"I remember one man said that, no matter how much parity occurs, no woman will ever be able to bench press as much as he could," said Dr. Olivardia. "For a lot of men, muscles are a very concrete was of expressing masculinity."

Pills for pecs

Unfortunately, muscles are easier to come by these days. Some practically come in a bottle.

Twenty years ago, steroids were rarely found outside professional body building circles. According to Dr. Olivardia, these drugs have spread from Mr. Universe's universe to office buildings and high schools. Dr. Olivardia adds that some movie stars and models get an anabolic leg-up as well.

"Today, men can achieve a much more muscular body build, and that build has become the standard," said Dr. Olivardia. "Many men don't realize that they are measuring themselves against something that is steroid induced."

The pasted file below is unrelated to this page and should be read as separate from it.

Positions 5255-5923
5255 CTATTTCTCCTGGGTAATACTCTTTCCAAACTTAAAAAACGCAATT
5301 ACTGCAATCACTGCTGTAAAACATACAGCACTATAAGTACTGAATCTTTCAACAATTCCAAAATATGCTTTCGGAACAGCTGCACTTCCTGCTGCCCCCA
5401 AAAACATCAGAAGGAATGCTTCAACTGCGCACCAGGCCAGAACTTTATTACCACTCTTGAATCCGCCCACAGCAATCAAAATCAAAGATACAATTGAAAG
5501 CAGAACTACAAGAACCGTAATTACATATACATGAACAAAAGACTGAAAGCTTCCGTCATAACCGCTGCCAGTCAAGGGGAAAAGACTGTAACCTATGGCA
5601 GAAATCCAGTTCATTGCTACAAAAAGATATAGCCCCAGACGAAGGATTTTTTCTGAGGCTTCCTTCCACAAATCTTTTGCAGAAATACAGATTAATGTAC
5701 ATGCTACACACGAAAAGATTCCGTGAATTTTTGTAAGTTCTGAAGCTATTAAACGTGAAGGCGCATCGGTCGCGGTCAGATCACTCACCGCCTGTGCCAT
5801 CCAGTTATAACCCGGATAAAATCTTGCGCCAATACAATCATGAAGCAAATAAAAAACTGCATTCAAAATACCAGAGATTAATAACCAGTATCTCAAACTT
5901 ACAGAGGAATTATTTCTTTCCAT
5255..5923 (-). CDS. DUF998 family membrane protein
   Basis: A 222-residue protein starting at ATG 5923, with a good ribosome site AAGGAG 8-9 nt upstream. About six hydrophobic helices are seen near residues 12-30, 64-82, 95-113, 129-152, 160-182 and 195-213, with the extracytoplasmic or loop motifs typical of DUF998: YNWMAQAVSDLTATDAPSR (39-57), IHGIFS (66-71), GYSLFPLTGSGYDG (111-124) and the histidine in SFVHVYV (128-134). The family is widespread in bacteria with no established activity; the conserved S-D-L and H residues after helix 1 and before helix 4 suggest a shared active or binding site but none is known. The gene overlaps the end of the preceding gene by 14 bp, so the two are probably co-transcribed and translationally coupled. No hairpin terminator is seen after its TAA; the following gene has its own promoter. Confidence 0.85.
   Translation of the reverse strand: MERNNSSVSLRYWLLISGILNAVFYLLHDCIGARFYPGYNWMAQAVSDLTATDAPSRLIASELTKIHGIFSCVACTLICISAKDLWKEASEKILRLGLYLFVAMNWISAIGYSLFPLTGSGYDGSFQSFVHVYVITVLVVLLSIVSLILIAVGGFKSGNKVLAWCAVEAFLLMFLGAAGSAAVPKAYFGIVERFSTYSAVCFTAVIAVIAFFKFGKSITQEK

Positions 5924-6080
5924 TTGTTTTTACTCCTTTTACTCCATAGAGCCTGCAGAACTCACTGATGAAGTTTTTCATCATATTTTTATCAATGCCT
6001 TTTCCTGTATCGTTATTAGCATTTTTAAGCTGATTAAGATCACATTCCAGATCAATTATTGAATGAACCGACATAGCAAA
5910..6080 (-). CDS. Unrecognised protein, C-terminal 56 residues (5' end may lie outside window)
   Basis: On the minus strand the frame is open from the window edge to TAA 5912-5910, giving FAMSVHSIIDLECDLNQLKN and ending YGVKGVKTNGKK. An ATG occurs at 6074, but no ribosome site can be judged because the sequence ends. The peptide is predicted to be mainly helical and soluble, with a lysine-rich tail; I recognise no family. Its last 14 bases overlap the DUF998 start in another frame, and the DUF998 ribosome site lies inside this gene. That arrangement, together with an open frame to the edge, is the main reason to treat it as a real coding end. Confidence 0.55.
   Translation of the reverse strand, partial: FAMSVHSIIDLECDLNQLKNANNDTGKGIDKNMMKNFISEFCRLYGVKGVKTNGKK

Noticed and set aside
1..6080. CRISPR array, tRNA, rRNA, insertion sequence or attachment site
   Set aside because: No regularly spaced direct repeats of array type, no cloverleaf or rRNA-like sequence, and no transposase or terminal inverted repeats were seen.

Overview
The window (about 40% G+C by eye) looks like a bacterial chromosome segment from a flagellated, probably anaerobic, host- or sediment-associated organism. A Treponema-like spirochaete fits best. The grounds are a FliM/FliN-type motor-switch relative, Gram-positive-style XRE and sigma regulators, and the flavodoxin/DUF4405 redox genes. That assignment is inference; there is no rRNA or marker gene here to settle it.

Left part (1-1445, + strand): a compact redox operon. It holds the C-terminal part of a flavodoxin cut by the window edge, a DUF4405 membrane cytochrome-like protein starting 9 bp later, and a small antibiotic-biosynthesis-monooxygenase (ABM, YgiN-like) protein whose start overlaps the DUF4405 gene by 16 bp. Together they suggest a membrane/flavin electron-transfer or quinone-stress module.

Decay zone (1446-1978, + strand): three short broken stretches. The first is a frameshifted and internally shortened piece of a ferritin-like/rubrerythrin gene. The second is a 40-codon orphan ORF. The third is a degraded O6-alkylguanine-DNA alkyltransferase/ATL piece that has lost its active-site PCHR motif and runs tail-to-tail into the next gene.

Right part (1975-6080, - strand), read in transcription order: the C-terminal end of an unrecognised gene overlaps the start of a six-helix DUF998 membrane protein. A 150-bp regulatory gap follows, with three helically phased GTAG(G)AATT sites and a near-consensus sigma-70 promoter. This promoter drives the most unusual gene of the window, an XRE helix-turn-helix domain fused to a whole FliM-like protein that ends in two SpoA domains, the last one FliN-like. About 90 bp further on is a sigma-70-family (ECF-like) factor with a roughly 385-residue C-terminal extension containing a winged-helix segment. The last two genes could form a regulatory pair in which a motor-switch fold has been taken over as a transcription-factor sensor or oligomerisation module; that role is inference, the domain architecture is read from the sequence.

The shape of the problems

Men pursue the ideal body in different ways. According to health experts, it all depends on their perceived physical stigma.

"Men with these issues usually consider themselves either underdeveloped or grossly obese," said Kevin Steele, Ph.D., Vice President of Health Services at 24-Hour Fitness. "They'll do whatever it takes to get that ideal that they have in their heads."

Dr. Steele says he's seen many men with eating disorders, such as anorexia and bulimia. Studies estimate that 1 million men and boys suffer from eating disorders (Crowther et al., 1992; Fairburn et al., 1993; Gordon, 1990; Hoek, 1995; Shisslak et al., 1995). These men continue to strain for a leaner body despite the fact that they have a healthy amount of body fat. The other side of body obsession, he says, plays out through near compulsive visits to the barbells.

"One dangerous sign is if a person is at the gym multiple times a day for extended periods," said Dr. Steele. "Serious professional athletes don't even work out that much, and if they do it's only for a certain amount of time."

A tough workout